The time I rubbed off my ashes
What is it about Ash Wednesday that attracts people so? On this day, you see throngs of people in churches everywhere gathered to wait patiently on line for the imposition of the ashes upon their foreheads, to be told: “Remember man, that thou art dust and unto dust thou shalt return” (or a variation thereof). Apart from Christmas and Easter, this is the one day of the year that really draws people in past the threshold of a church door.
I have often wondered about that: how a solemn and somewhat sorrowful day, one in which we are reminded (as if we ever needed reminders) of how mortal and imperfect we are ranks highly with these two joyous feasts of the Christian calendar. And yet, on another busy workday, the people come and go before another mortal being and, at the moment when the imposition of the ashes occurs, both are reminded how equal we are before God.
Ash Wednesday is one of my earliest memories of church-going. In my toddler and childhood years I went with my mother, Ellen, to my parish church, St. Nicholas of Tolentine, in observance of the various feasts and holy days. I remember it quite well, my first Ash Wednesday. At the time my family lived in the Bronx in one of those stately old buildings, a five-story walk-up—and we lived on the fifth floor.
On this particular Ash Wednesday, my mother (who was my very own personal catechist) took it upon herself to explain to her ever-curious son about what this day was about and its significance for Christian people. She explained it in such a way that a 5 or 6 year old could understand. So, we got ready to go to morning Mass. Mom was ready. I was ready (at least, I thought I was). Together, we proceeded down the stairs, carefully and solemnly, as befitting the day—no hopping, skipping or jumping for me. Out of the building we went; we crossed over to Devoe Park and walked the short distance to that great majestic church that was our spiritual home.
And of course, the moment came: I did as I was instructed. I walked quietly and solemnly up the aisle, and when it became my turn, I was to face-to-face with the priest, with my hand brushing aside the lock of my brown hair so that the priest would be able to put the ashes upon my forehead, in the sign of the cross. When that was done, I turned around and followed my mother down the aisle and back to our seats for the completion of the Mass.
After Mass was over, we crossed the street over to the A&P, where we were to purchase our staples for the Lenten day dinner: fish cakes and fish sticks, green peas and those rounded little potato balls known as Ore Ida’s Tater Tots. And lunch for the next 40 days would be the same: Chicken o’ the Sea tuna, with Hellmann’s mayonnaise on white bread, with a few tomato slices to remove the monotony of it all. (Our shopping was done under the baleful glare of the store’s manager, Mr. Gallagher, a bantam-cock bull-dog of a man who trusted no one—holy or not—who entered or departed his grocery store, holy day or not.) With the official duties of church and supermarket done, we headed home for our Lenten observances.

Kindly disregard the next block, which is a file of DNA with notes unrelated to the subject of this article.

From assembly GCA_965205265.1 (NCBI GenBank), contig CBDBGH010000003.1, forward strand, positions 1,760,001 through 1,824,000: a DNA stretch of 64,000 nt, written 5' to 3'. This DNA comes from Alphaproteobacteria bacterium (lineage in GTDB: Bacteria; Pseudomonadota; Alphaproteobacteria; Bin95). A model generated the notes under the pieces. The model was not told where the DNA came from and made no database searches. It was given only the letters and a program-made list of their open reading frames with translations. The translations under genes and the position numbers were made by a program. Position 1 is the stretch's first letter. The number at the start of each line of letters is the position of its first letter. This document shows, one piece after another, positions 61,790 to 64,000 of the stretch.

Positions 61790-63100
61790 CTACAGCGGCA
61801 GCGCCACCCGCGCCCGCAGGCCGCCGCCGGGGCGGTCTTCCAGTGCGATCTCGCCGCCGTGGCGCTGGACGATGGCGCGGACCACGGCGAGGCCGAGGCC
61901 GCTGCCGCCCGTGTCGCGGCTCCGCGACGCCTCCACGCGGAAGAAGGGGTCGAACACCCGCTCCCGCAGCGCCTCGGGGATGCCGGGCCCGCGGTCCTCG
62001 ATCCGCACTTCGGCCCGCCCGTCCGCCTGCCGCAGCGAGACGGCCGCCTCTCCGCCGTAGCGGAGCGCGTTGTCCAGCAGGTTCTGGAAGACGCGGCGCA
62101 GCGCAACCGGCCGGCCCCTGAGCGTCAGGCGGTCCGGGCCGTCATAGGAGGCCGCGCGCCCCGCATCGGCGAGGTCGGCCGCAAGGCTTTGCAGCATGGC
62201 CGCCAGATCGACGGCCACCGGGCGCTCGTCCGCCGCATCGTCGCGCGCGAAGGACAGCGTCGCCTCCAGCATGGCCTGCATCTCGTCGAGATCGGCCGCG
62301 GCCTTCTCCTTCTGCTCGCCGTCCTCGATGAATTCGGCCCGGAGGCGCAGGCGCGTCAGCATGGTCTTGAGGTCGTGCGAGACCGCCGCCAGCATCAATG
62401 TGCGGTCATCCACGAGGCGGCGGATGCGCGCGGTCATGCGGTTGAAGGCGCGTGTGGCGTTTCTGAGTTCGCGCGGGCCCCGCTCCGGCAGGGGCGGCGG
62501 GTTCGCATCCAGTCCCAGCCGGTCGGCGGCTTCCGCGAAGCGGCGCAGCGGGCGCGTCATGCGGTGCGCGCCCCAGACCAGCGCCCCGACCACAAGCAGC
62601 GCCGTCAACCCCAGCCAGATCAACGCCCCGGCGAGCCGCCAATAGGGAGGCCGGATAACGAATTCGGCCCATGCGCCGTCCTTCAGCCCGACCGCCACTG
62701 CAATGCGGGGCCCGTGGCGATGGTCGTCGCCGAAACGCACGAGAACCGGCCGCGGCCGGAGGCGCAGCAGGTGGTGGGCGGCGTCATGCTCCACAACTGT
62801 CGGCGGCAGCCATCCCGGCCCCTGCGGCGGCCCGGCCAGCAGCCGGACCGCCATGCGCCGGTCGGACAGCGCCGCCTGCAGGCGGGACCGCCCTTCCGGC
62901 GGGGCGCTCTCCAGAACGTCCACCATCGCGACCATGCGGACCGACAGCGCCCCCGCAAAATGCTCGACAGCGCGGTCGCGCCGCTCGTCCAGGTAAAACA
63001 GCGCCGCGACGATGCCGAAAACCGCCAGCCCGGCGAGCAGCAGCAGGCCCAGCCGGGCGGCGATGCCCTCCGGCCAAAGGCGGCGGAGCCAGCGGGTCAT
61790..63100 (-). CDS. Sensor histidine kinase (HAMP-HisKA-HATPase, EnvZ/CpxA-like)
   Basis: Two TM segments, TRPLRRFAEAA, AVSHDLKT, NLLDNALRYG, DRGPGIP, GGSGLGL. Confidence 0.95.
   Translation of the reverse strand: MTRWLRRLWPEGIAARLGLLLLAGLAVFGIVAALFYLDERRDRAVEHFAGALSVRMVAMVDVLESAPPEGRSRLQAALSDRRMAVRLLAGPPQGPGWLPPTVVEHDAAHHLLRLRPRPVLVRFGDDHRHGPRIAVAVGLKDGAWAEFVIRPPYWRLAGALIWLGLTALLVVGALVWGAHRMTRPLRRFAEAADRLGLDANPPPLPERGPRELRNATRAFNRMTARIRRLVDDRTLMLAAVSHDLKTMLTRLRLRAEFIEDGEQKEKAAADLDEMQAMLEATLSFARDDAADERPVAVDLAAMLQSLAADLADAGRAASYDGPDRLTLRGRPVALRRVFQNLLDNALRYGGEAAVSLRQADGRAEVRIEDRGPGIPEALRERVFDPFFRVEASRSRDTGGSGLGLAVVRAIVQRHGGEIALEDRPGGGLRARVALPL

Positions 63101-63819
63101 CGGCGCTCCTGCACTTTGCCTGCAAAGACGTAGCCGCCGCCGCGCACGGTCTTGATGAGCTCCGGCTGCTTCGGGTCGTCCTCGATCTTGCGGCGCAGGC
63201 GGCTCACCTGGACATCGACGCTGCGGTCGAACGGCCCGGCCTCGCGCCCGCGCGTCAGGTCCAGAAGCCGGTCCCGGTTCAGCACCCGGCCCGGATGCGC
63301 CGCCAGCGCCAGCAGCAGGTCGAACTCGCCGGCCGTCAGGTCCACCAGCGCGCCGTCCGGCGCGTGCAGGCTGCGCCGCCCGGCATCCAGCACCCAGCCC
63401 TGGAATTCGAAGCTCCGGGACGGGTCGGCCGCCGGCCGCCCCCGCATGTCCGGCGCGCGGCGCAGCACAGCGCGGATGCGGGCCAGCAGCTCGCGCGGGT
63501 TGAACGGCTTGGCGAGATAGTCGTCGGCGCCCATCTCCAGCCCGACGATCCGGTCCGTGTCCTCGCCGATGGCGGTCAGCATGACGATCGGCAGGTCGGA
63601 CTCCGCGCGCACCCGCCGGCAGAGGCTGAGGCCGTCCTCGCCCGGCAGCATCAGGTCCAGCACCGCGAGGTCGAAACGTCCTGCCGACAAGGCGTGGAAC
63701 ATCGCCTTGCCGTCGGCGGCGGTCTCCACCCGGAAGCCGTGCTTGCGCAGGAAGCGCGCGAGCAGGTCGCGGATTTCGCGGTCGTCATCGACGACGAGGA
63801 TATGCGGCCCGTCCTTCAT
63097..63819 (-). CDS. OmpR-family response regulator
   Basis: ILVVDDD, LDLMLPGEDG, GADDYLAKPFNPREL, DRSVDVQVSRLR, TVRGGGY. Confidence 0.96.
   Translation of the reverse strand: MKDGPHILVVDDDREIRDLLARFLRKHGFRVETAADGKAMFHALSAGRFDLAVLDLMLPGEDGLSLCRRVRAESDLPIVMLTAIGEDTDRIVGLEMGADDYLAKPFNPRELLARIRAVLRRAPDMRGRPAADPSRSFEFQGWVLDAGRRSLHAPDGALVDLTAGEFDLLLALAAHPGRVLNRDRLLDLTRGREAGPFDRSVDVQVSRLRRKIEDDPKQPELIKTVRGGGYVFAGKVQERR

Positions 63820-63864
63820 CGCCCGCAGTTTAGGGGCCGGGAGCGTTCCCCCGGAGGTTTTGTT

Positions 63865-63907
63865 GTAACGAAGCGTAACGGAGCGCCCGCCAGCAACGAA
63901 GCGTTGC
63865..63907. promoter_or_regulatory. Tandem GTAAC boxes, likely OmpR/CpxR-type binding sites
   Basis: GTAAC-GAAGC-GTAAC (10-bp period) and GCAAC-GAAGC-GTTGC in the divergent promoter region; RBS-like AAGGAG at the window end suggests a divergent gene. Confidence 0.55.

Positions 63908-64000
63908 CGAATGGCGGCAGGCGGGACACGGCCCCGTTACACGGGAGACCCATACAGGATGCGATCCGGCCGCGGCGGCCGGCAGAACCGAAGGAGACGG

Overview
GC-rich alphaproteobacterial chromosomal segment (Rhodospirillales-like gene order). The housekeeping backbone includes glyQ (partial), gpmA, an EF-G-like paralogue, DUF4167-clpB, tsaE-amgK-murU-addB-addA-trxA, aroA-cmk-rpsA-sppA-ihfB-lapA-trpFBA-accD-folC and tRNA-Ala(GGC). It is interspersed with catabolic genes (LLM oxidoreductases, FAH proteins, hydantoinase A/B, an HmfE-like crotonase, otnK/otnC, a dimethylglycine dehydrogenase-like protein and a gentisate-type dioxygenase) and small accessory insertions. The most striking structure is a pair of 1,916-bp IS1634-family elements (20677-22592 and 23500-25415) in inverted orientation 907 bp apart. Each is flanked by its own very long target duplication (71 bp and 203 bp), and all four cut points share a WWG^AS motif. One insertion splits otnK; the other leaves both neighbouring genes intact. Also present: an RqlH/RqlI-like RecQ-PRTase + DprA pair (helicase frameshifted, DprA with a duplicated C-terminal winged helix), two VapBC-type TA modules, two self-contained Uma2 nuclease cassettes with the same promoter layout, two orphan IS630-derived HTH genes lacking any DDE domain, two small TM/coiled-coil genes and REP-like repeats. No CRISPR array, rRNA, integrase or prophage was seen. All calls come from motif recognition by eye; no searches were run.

When we got home, Mom and I took our coats off and Mom proceeded to the kitchen to make our lunch and I proceeded to roam around the house. The thought entered my head: what do ashes look like? With all of the instructions I got about the day’s spiritual significance, I hadn’t thought how it looked. So, I made a bee-line toward the bathroom mirror for an extensive examination of my Ash Wednesday forehead that would have made any respectable probing neurologist proud. I pulled up a stool, and as they say, “gave it a look.”
What I saw confounded me. My meticulously-combed brown hair had covered a big black smudge that was supposed to represent the sign of the cross. It was more dirt than cross; the more I looked, the more crossed I got. With all the talks I endured about the virtue of cleanliness and neatness in children there I was, standing there with all that black dirt on the front of my head, on the top of my face. So, I looked around the bathroom and saw the answer before me: the towel on the towel holder. And before long, the ashes were no more: they were imparted upon the bathroom towel, awaiting its own redemption in the washing machine.
The Ash Wednesday bathroom incident was a long time ago and I have lived many Ash Wednesdays since then. I have learned much since that time about their importance and of their import upon my Catholicism. I wasn’t exactly sure back then what it all meant, though I had a glimmer of it. And now, as I am older, I still hold on to that memory, that glimmer of childhood understanding, and I hope that my understanding and my faith has improved through all those years. It truly is “faith seeking understanding,” but the reverse is also true: my hope as I age is that my understanding will always be “faith-filled,” faithful.
In later years, the church would hang a banner on the gate beside the church every Lent, facing passersby. It said, in Spanish, Vive tu Cuaresma—“Live Your Lent.” That, too, has stayed in my memory. Living faith, understanding faith, being faith-filled: that is a good wish not only for Lent, but for always. And I can thank the curious little fellow who so long ago was involved in the incident of the Ash Wednesday bathroom towel for that.